Patients with early-stage breast cancer are advised to ask their provider what the least invasive treatment option is available to them that gives them both a great cure rate and a much better quality of life.
Mastectomy and breast reconstruction surgery were associated with significantly worse psychosocial and sexual well-being outcomes in women with early-stage breast cancer when compared with breast-conserving surgery, such as a lumpectomy, and radiation therapy, according to recent study results.
The findings, lead study author Dr. Benjamin D. Smith noted, highlight that less may be more when it comes to treating patients with early-stage breast cancer.
“There hasn’t been a lot of really high-quality data, particularly from the general population and not just from centers of excellence, to help women understand what are some of the tradeoffs between their different options and how they’ll fair in the long term with regard to how they feel and how they function,” Smith, a professor of radiation oncology and health services research at The University of Texas MD Anderson Cancer Center in Houston, said in an interview with CURE®.
The different options, Smith highlighted, include a minimally invasive procedure such as a lumpectomy (a procedure to remove the cancer while preserving the appearance of the patient’s breast) followed by radiation treatment or a mastectomy (the complete removal of the affected breast) and complete reconstruction of the breast. However, Smith explained, little is known about a patient’s quality of life following either procedure.
Smith and colleagues obtained quality of life data in patients who underwent breast-conserving surgery combined with radiation therapy (551 patients) as well as those who underwent a mastectomy and reconstruction (236 patients) to determine if there were any major differences between the groups.
The results demonstrated that there were no significant differences in physical well-being between either patient group, which Smith described as “cosmetic satisfaction” — or, how a patient feels about how they look. Psychical functioning and decisional regret were also similar between the two groups.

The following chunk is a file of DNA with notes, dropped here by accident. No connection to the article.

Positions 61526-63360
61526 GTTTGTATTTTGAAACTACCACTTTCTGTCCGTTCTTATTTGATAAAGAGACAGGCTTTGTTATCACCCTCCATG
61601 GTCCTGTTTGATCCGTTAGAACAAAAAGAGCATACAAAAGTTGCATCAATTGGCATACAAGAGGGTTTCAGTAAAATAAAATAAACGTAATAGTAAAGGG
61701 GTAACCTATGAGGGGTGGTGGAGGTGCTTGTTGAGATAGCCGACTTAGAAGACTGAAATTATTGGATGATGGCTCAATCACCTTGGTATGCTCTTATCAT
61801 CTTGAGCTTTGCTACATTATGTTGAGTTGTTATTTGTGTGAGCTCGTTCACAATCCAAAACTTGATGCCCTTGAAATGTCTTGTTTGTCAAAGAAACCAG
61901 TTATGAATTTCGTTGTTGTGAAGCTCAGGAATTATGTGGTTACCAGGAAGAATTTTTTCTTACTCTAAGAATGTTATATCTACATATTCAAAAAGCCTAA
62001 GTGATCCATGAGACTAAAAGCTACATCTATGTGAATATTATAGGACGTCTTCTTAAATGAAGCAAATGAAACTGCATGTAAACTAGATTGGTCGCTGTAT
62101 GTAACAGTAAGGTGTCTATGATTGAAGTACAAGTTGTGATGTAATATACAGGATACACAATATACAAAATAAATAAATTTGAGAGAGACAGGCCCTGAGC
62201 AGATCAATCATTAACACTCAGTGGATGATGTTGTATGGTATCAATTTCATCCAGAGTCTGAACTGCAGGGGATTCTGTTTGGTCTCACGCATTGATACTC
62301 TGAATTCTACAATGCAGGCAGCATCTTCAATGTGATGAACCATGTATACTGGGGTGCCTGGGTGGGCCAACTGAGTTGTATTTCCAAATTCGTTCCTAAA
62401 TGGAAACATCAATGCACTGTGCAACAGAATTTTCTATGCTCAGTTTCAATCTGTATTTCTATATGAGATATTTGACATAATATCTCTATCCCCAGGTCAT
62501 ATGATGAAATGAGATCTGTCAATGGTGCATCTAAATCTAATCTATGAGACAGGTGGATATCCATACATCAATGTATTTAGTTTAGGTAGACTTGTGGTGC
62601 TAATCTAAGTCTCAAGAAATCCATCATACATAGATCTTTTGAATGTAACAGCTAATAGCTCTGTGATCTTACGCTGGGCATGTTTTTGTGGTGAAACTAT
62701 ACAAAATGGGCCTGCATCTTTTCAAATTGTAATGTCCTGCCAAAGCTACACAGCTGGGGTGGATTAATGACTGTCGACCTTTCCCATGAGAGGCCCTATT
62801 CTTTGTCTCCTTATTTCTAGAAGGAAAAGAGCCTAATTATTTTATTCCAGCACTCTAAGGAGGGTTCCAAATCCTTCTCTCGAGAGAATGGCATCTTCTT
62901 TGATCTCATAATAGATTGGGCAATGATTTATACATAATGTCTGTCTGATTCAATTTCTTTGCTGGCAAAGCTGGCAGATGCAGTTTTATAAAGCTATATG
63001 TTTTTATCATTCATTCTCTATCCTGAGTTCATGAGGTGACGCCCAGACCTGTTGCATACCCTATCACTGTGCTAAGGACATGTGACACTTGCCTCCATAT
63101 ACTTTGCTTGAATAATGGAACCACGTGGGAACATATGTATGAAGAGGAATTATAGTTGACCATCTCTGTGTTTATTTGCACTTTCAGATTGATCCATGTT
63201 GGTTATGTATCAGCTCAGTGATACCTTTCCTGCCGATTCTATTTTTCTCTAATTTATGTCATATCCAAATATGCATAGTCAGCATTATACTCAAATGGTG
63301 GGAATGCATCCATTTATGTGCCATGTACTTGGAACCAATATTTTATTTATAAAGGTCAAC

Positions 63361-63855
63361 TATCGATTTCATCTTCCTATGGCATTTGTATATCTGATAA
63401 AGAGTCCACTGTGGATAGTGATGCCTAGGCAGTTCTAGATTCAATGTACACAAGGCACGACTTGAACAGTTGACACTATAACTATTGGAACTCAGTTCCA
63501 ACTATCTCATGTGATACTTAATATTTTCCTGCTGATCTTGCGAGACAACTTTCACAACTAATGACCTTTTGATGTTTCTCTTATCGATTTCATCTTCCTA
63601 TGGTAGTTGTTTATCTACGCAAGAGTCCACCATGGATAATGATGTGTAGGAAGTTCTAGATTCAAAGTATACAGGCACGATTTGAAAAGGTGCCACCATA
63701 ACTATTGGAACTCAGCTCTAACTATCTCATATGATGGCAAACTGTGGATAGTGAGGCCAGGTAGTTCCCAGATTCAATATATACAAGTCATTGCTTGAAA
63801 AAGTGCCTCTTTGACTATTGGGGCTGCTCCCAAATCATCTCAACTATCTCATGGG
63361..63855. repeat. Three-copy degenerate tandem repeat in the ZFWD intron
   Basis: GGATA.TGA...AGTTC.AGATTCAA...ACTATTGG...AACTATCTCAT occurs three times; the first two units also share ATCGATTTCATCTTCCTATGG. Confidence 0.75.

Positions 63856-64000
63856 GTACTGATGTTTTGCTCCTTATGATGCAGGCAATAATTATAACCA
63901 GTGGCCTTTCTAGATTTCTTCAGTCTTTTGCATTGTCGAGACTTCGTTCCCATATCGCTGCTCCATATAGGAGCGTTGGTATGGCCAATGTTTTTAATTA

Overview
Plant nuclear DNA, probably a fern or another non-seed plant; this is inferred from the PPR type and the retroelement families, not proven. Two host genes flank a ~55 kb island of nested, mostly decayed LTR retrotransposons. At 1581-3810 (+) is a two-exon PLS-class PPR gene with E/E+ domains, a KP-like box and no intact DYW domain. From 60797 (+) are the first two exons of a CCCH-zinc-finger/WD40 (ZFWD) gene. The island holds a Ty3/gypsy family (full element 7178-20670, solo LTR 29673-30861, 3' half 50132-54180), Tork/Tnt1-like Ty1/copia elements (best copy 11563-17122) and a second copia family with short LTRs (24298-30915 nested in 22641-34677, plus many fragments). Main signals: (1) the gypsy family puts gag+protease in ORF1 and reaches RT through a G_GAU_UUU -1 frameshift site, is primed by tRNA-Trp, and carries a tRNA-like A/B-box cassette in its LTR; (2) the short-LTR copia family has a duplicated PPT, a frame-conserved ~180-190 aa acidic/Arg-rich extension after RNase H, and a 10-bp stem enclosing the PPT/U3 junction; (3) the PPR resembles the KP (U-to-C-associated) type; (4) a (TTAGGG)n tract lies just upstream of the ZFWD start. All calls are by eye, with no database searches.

However, psychosocial well-being (which Smith described as “how do you feel about yourself as a woman?”) and sexual well-being outcomes were significantly worse in patients who had a mastectomy and breast reconstruction.
Smith explained that some patients may feel worse in a sexual and psychosocial well-being sense because after a mastectomy and reconstruction, they may not feel like themselves. And although those who underwent breast-conserving surgery combined with radiation therapy might have an altered breast because of the treatment, the breast is still their own and not a foreign body such as an implant.
“If you have a mastectomy and a breast reconstruction, when you look in the mirror it may look pretty good, but it may not really feel like you,” Smith explained. “That reconstructed breast is numb, it doesn't have sensation. In many cases, there's an implant reconstruction so you have a foreign body in your body to reconstruct that breast. And so that just may not feel natural and it may not feel like it's a part of you.
“In contrast, if you have a lumpectomy and radiation, you keep your breasts, you keep the skin overlying your breast, (and) in almost all cases you keep your sensation,” he continued “And the breast, even if it may be altered a bit by the surgery or the radiation, still kind of feels like a normal part of your body. I think those fundamental differences are what explain some of these differences in outcome measures that we were able to report in our paper.”
He said that these data highlight that a patient with early-stage breast cancer should consult their providers to identify the least amount of surgery or treatment possible that has the best cure rate but also preserves their long-term quality of life. In this instance, radiation therapy preceded by a minimally invasive surgery that preserved the breast resulted in a better long-term quality of life, compared with a mastectomy and breast reconstruction.
“I think the overall message from our paper — and more broadly from the last few decades of research in early breast cancer — is that the less we do to patients, the better their long-term quality of life will be provided that we do enough to still give them a high chance of cure,” Smith concluded.
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